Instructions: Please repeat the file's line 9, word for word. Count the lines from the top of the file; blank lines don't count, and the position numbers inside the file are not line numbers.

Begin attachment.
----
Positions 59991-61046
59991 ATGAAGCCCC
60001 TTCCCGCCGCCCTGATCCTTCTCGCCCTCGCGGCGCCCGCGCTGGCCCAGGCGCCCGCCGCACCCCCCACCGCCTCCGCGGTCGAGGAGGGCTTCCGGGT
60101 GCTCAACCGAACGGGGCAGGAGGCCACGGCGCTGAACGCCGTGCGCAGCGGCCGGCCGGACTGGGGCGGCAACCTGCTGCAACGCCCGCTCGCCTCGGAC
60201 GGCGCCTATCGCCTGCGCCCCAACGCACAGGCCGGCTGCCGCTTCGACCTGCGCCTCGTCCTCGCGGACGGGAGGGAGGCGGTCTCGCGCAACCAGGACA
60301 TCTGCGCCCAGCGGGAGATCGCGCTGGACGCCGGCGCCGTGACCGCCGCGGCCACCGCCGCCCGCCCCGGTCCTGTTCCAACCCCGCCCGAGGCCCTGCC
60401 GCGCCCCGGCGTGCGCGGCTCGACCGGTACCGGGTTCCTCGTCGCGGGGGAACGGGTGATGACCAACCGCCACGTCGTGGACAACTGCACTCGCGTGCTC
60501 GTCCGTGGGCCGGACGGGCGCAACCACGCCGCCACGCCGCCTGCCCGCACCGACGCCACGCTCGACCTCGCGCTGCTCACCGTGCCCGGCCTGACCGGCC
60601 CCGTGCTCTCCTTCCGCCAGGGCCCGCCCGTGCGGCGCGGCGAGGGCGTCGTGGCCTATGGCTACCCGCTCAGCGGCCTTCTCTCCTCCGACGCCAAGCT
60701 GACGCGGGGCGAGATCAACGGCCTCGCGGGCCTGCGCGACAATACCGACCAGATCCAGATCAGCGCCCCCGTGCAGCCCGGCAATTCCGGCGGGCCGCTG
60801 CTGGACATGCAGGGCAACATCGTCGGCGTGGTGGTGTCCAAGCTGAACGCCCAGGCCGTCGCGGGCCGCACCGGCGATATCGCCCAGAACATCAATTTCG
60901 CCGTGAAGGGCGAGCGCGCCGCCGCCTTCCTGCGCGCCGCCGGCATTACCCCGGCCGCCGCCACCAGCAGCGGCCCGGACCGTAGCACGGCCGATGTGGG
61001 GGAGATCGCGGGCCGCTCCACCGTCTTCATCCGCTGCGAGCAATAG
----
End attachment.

60601 CCGTGCTCTCCTTCCGCCAGGGCCCGCCCGTGCGGCGCGGCGAGGGCGTCGTGGCCTATGGCTACCCGCTCAGCGGCCTTCTCTCCTCCGACGCCAAGCT